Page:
Taxicab data helps ease traffic

Publication:   Date: September 29, 2011   View Article

Traffic blows. It’s unhealthy and a waste of time. It is also a fact of life in almost every major city around the world, especially in fast-developing China whereas many as 20 million rural farmers migrate to the cities each year looking for jobs and a better life.

To help urban planners determine where to build new roads, subways, skyscrapers and shopping malls to absorb their new residents, researchers are turning to data collected by GPS systems in taxicabs.

Sensors to avert ‘carmageddons’

Publication:   Date: August 1, 2011   View Article

The much-hyped carmageddon predicted last month for Los Angeles never materialized when a stretch of highway was closed to allow a bridge demolition, but commuters may not be so lucky if one of the nation’s thousands of deteriorating spans suddenly collapses.

That’s the sort of scenario that Medhi Kalantari hopes to avoid with the deployment of wireless sensors on the nation’s — and world’s — aging bridges. One in four U.S. highway bridges is either structurally deficient or functionally obsolete, according to a 2009 estimate by the U.S. Society of Civil Engineers.

Pictures: 12 Ancient Landmarks on Verge of Vanishing

Publication: National Geographic News   Date: October 23, 2010   View Article

Damaged frescoes in the Church of St. Gregory of Tigran Honents tell a story of neglect in the medieval city of Ani, now part of Turkey.

Sitting in a militarized zone near the current Turkish-Armenian border, the city is one of 12 cultural sites on the verge of collapse, according to a report released this week by the San Francisco, California-based Global Heritage Fund.

Flying Dogs and Amorous Anteaters

Publication: MSN/SwitchYard Media   Date: May 11, 2010   View Article

It is just like man’s vanity and impertinence to call an animal dumb because it is dumb to his dull perceptions.” — Samuel Clemens (Mark Twain)

Is a speedy caterpillar that can accurately forecast the winter weather lacking in smarts? Is a dog that surfs stupid?< ?p>

The protagonist in Mark Twain’s 1906 essay “What is Man” might be pleased to know that thousands of Americans routinely sharpen their perceptions at shows and festivals around the country that showcase the beauty, intellect, and physical prowess that abounds in nature.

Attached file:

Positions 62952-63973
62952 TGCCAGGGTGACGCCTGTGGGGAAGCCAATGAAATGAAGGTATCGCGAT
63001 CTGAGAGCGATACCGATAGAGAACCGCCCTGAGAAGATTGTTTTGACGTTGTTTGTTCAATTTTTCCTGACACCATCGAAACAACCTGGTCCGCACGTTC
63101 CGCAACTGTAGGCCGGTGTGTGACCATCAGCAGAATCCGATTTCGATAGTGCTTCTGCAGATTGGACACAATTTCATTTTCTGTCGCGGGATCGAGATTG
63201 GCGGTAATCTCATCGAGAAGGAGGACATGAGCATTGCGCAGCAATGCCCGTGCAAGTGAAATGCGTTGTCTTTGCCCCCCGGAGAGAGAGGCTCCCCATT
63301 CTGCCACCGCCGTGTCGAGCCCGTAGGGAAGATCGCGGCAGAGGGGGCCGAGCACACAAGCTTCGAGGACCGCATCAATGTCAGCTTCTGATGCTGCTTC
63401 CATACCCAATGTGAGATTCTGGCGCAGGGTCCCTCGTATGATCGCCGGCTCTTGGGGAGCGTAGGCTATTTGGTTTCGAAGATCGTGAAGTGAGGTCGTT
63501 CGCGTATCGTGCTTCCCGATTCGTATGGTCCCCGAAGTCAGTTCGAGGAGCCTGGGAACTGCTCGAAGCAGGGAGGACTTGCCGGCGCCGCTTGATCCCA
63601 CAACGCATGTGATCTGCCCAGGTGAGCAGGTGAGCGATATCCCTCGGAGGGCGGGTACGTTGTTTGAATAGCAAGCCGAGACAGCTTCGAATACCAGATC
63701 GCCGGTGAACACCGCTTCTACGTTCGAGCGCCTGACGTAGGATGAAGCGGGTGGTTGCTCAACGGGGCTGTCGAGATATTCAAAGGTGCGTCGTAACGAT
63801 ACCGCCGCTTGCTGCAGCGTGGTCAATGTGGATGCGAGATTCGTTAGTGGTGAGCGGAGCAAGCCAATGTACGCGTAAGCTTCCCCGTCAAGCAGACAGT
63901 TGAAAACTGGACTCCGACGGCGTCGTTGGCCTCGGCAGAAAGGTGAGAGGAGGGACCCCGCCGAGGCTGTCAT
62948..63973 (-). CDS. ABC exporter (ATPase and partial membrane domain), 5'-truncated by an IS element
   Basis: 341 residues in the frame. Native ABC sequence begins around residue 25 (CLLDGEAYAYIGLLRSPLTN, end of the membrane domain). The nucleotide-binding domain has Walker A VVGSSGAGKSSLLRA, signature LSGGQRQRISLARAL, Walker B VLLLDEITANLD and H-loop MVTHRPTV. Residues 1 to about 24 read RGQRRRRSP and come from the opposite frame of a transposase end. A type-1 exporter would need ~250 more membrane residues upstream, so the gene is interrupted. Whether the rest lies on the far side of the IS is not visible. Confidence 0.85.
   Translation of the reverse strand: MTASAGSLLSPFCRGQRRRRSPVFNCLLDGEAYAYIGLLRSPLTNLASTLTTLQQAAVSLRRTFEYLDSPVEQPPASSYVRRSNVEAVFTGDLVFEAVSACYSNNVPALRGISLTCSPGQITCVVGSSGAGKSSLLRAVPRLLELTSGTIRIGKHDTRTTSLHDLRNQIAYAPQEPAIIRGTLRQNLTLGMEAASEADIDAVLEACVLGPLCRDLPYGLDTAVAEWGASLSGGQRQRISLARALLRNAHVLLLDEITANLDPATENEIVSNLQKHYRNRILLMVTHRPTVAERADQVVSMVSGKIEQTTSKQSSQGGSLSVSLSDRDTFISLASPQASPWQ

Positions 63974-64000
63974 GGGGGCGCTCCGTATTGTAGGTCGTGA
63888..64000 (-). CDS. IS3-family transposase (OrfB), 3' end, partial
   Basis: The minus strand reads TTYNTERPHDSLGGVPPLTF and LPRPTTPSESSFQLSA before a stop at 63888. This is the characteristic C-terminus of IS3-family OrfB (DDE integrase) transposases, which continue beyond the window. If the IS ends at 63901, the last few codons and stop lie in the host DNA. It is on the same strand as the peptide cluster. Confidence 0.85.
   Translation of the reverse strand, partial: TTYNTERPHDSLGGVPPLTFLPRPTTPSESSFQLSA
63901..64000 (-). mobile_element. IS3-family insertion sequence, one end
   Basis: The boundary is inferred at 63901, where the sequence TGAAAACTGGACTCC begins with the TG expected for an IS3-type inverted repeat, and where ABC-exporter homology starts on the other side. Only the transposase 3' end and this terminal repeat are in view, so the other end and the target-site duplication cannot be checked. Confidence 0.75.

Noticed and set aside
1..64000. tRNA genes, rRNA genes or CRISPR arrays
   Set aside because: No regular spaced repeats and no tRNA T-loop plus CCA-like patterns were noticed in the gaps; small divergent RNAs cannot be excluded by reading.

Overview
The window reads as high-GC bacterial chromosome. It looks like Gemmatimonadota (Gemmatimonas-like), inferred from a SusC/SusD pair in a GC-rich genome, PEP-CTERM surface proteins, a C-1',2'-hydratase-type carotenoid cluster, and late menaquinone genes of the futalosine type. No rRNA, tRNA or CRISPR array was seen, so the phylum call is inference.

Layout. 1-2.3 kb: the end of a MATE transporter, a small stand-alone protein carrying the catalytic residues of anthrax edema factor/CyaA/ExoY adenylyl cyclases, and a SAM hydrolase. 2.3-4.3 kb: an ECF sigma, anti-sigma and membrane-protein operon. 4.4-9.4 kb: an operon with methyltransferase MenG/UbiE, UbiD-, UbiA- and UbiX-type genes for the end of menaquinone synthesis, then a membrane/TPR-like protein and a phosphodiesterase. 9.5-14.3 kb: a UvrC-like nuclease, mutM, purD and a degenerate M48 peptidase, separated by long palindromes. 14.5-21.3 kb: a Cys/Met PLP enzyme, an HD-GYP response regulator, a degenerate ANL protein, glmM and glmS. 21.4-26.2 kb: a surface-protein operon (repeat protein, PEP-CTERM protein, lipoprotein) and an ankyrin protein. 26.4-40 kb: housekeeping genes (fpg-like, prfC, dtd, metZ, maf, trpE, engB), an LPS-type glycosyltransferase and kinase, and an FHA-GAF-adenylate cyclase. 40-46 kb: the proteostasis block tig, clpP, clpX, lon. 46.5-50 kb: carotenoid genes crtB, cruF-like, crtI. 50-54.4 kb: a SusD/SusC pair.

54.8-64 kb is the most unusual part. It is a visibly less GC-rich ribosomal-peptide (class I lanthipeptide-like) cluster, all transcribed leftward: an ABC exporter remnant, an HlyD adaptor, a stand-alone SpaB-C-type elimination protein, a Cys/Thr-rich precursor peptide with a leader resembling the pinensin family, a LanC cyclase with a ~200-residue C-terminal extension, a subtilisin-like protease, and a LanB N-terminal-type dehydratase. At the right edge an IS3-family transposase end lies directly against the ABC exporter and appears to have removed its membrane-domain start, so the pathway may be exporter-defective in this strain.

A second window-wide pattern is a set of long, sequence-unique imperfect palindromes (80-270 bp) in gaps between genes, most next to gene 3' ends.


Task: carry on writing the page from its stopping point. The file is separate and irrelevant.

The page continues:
Geeking Out and About

Publication: MSN/SwitchYard Media   Date: April 20, 2010   View Article

Why hide your dorky self behind a bland exterior of cool when there are so many interesting places where weirdos (and we mean that in the best sense) roam free?

Tech nerds who need a transistor fix flock to the Computer History Museum in Silicon Valley. News junkies visit the Newseum in the nation’s capital, where they rifle through archives and watch old clips. And grown men who play with dolls? Well, there’s a place for them at the Toy and Action Figure Museum in Pauls Valley, Okla.

Whether you’re a closet disco dweeb, a Vulcan-eared Trekkie or just have an obsession with all things Bond James Bond, there’s a museum somewhere in this vast land with your name on it. We surveyed a few of the strange, exciting places you should visit.

Revolving Restaurants: A Throwback to the Future

Publication: SwitchYard Media/MSN   Date: February 26, 2010   View Article

Itching for a revolution? Then visit a restaurant perched up high and watch the world go around.

Revolving restaurants sprouted atop towers and boxy buildings across the U.S. in the 1960s, ’70s, and ’80s as symbols of modernity, progress and a space-age future, according to Chad Randl, author of “Revolving Architecture: A History of Buildings that Rotate, Swivel and Pivot.”

“They were really the thing to have,” he said. Once the novelty of spinning around over a meal ran its course, however, most revolving restaurants fell into disrepair. Some were converted into conference rooms; many were toppled.

But don’t despair, those that still spin tend to have a charm worthy of their kitschy revolution – a spectacular view, for example, or a menu that claims to make the world stand still.

Statue of Liberty Facts: July 4th Reopening and More

Publication: National Geographic News   Date: July 2, 2009   View Article

This Fourth of July visitors will once again be free to visit the Statue of Liberty’s crown for the first time since 9/11.

The New York City landmark’s upper reaches are set to reopen after being closed for safety reasons after the 2001 terrorist attacks on the World Trade Center. The move follows the reopening of Liberty Island in late 2001 and of the statue in 2004.

© 2008-2010 Collected Writings By John Roach